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Why do people keep referring to the last several years as normal? Over and over again I hear supposed experts on CNBC and other news channels saying things like “normally,” “how things usually are,” or “under normal circumstances” when referring to the economic conditions present over the past several years. I hear the talking heads asking when banks will return to “normal lending practices.”

There is nothing normal about a recession; likewise, a boom phase is equally abnormal. During the boom phase no one asked when the banks would return to normal lending practices.

This is an example of what psychologists refer to as “regression fallacy.” Regression fallacy theory states that individuals are more likely to interpret exceptional events/performance/scores as being average and expect the results to continue. Statisticians refer to this a Regression Toward the Mean.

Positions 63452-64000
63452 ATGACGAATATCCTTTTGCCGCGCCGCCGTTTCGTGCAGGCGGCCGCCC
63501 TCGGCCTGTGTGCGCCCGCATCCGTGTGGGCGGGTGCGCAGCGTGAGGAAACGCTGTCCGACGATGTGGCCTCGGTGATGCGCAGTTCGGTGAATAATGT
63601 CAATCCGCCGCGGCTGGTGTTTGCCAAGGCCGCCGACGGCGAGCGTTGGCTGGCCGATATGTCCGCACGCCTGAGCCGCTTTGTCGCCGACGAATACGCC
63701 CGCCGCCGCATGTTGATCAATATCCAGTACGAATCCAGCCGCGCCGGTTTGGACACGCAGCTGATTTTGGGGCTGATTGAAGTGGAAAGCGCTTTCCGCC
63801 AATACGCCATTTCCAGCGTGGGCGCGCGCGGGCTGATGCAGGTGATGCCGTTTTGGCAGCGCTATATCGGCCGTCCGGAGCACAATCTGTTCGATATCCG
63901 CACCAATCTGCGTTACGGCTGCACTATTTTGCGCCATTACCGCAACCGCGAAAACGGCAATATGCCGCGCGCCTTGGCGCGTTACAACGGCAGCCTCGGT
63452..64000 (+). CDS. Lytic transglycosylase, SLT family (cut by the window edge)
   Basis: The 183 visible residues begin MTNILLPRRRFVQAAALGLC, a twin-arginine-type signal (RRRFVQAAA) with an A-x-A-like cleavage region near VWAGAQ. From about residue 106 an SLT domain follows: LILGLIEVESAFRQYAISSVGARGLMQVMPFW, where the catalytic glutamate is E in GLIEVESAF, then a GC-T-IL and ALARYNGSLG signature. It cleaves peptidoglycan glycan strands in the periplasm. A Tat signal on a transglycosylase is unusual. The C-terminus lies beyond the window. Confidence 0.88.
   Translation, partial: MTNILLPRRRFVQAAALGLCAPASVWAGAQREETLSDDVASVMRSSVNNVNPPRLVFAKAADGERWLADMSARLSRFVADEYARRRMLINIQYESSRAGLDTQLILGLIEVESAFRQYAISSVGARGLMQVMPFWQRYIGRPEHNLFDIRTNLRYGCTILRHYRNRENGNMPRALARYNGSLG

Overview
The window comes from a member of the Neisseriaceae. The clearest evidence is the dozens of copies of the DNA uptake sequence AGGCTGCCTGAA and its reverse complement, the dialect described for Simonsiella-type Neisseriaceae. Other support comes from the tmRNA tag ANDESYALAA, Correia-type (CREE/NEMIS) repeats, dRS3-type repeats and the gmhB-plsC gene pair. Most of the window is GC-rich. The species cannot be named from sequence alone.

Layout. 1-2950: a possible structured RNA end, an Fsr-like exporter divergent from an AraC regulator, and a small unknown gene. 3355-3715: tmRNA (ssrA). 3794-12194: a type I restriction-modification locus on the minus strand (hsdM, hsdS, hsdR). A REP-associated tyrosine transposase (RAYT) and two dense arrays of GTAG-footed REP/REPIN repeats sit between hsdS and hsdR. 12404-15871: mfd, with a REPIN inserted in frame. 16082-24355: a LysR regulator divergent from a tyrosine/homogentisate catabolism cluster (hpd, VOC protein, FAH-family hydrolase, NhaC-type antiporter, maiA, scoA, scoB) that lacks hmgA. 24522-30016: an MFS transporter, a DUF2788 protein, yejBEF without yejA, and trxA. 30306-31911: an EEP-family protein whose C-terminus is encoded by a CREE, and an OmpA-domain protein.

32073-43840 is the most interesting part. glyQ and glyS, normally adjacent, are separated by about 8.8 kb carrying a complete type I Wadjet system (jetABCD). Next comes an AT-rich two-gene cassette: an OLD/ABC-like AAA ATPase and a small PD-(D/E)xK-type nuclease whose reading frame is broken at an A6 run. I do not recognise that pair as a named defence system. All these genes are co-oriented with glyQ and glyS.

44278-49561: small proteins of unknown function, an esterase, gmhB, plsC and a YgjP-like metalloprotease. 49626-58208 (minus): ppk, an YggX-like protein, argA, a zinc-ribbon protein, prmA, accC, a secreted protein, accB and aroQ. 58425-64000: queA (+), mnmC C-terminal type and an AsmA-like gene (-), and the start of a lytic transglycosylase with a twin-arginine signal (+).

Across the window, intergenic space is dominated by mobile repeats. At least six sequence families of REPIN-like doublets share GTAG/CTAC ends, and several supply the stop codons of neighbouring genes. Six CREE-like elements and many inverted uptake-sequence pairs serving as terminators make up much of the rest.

To illustrate this point consider the following scenario. If XYZ company’s stock shows 80% earnings growth for two years in a row while its closest competitors only show 15% earnings growth over the same period of time then investors are likely to expect XYZ’s earnings growth for next year to be around 80%.

It is important that we are aware of our tendency to make this mistake. If the goal for the economy is to return to “normal” then we must recognize that the last several years have been an exceptional boom, not normal or average.

Briggs Armstrong holds a degree in accounting from Auburn University.

Note: The views expressed on Mises.org are not necessarily those of the Mises Institute.
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